Tuesday, June 14, 2011

Evelyn Underhill: Mystic

Fr. Dale Matson

“For he who comes to God must believe that He is and that He is a rewarder of those who seek Him.” (Hebrews 11:6b, NASB).

June 15th is the Anglican Feast Day of Evelyn Underhill (1875-1941). Perhaps the most salient comment about her in “Lesser Feasts and Fasts” is, “Evelyn Underhill’s most valuable contribution to spiritual literature must surely be her conviction that the mystical life is not only open to a saintly few, but to anyone who cares to nurture it…”

Mysticism is an important ingredient in the "Prescription Strength" Church. I find it extraordinary that a woman from the lay order of the church would instruct clergy in the Church of England in her day. By what authority did she speak? We know. She, like other mystics had an insatiable hunger for God and understood sanctification as a developmental process. Like the Kingdom of God however, it is an upside down developmental process. We don’t “Self Actualize” (Maslow) or “Individualize” (Jung).

“Underhill’s research indicates that there are two distinct thrusts or directions to the full mystic consciousness. One is the increasing consciousness or vision of God; the other is the inner transmutation of the personality, the rebuilding or the restructuring of the self on an inward and deeply all pervasive level. Neither thrust can be accomplished without the complete transcendence of the small ego centric self” ("Ordinary People as Monks and Mystics", Marsha Sinetar, 1986).

Spiritual development requires an ongoing surrender and submission to God. For the mystic there is a restlessness that cannot find rest until they find rest in God. The mystic divests himself of his own identity through ongoing conversion to Christ who is his new and authentic identity. This is different than the psychotic who cannot give up an identity that he never had to begin with.

She saw mysticism as a normal part of the Christian Church. Mysticism is not ethereal; it is the meat and potatoes of intentional spiritual development. Her lifelong attraction to the Roman Catholic Church as a repository of mystery and mysticism opposed a more rationalist and enlightened Anglican heritage that diminished the miraculous and iconography. The sensual avenues of God’s presence had become sidewalks.

Benedict Groeschel has an excellent description of Spiritual Development toward the mystical life in his book “Spiritual Passages: The Psychology of Spiritual Development” (1993) that is in basic agreement with Underhill’s spiritual developmental stages. His stages are Purgative, Illuminative, and Unitive. In the Unitive stage there is a loss of all defenses (again this is different than the psychotic who also is undefended). This final stage is quite different for the Christian than the Nirvana of a Buddhist where with the Buddhist; there is detachment from the world. “Where Underhill struck new ground was in her insistence that this state of union produced a glorious and fruitful creativeness, so that the mystic who attains this final perfectness is the most active doer - not the reclusive dreaming lover of God.” (http://en.wikipedia.org/wiki/Evelyn_Underhill).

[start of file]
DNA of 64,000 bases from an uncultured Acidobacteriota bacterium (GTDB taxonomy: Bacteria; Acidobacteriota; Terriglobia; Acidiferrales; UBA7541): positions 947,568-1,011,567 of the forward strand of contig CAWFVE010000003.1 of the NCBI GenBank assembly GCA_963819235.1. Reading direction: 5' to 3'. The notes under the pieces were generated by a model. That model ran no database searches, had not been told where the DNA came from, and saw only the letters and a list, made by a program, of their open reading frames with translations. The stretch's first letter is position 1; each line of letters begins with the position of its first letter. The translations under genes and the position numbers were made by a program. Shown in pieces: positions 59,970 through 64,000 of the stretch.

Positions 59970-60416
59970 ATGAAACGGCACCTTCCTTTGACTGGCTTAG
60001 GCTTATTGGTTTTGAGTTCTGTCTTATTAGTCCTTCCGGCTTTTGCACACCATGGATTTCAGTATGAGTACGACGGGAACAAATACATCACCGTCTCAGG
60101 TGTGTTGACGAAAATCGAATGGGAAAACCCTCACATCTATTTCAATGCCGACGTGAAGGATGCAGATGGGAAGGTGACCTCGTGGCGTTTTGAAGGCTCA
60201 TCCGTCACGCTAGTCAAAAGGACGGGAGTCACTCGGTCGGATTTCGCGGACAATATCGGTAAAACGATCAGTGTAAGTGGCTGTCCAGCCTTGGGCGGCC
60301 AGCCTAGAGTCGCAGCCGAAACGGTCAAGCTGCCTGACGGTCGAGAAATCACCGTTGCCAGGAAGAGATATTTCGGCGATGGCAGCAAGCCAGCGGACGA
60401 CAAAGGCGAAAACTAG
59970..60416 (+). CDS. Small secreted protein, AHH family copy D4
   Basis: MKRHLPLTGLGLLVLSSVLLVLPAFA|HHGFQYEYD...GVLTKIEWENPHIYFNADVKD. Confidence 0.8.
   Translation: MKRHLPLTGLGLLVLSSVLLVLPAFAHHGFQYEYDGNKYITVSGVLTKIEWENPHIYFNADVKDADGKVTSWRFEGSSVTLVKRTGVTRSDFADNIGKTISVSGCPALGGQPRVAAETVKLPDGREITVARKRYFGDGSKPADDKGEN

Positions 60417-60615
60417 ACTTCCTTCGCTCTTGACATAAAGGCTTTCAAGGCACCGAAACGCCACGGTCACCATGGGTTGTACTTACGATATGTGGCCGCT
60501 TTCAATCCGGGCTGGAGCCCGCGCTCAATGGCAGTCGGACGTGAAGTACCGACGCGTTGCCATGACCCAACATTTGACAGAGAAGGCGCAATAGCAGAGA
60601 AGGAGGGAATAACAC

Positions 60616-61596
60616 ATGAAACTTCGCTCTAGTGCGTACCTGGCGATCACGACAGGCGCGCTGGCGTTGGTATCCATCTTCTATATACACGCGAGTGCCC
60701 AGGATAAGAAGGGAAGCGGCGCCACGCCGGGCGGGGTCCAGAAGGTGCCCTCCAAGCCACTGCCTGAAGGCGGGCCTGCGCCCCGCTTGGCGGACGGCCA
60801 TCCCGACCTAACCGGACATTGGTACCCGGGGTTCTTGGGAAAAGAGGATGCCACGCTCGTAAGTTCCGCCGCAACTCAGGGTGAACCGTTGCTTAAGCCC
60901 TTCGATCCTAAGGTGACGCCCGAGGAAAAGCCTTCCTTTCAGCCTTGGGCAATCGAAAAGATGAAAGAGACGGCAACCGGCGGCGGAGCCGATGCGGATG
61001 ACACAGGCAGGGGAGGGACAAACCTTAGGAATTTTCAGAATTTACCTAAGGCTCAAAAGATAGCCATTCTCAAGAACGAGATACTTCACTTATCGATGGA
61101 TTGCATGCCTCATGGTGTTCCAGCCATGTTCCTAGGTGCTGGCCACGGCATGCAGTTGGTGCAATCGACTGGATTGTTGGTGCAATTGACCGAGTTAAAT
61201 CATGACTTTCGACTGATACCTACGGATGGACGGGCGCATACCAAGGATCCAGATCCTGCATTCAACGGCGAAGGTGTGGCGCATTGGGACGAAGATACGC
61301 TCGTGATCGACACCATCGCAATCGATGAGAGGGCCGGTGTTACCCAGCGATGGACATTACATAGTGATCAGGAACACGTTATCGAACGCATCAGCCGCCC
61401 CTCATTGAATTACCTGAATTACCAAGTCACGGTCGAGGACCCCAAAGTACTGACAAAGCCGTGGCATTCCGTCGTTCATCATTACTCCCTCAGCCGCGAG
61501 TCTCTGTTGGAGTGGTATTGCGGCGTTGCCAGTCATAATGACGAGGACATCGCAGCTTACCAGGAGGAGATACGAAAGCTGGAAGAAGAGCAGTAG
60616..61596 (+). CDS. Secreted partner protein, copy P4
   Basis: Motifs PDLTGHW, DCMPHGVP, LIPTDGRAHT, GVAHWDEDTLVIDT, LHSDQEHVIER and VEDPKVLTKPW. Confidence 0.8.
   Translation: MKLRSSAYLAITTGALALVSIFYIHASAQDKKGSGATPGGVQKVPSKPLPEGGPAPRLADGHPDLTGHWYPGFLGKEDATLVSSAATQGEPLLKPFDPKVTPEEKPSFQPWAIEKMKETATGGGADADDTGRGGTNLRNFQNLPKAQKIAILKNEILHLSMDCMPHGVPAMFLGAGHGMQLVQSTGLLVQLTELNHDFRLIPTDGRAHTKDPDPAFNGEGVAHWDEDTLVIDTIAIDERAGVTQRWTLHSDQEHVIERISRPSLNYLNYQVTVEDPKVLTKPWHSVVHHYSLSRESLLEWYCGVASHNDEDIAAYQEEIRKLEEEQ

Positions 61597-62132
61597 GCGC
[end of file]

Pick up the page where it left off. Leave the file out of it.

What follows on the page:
Our reading for this day from the book of Wisdom includes the following. “Though she is but one, she can do all things, and while remaining in herself, she renews all things; in every generation she passes into holy souls and makes them friends of God, and prophets” (7:27).

Evelyn Underhill is one of those souls. She is an infusion of mysticism and with it, genuine feminism into His church. True feminism is meek and wise. True feminism asks for the water of life from the bridegroom Jesus Christ.

“If you then, being evil, know how to give good gifts to your children, how much more will your heavenly Father give the Holy Spirit to those who ask Him?” (Luke 11:13, NASB).


Tom Brisson said...

Fr. Dale, Do you think detachment may also play a part in Chrisitan mysticism? If yes, how does detachment fit in with an incarnational spirituality?


Dale Matson said...

I believe that Christians as they mature spiritually, are less ego defended and egocentric and more compassionate. Thomas Merton was initially a hermit monk but later became involved in the anti war movement during the Viet Nam war era. There is a detachment from our self (the one that needs applause) but engagement in the world by seeing and serving Christ in others. The self is the seed that must die that new life may come forth.

Tom Brisson said...

Merton is a terrific example of that, isn't he? I know I'm not there, but it seems as if the harder you try to detach, the harder the ego is determined to hold on...

Dale Matson said...

Yes, spiritual growth unfortunately in not the same as other domains such as physical growth and is not linear like physical growth. The Roman Catholic idea of mortification of the flesh if properly understood makes sense to me, if by "flesh" they mean our old nature.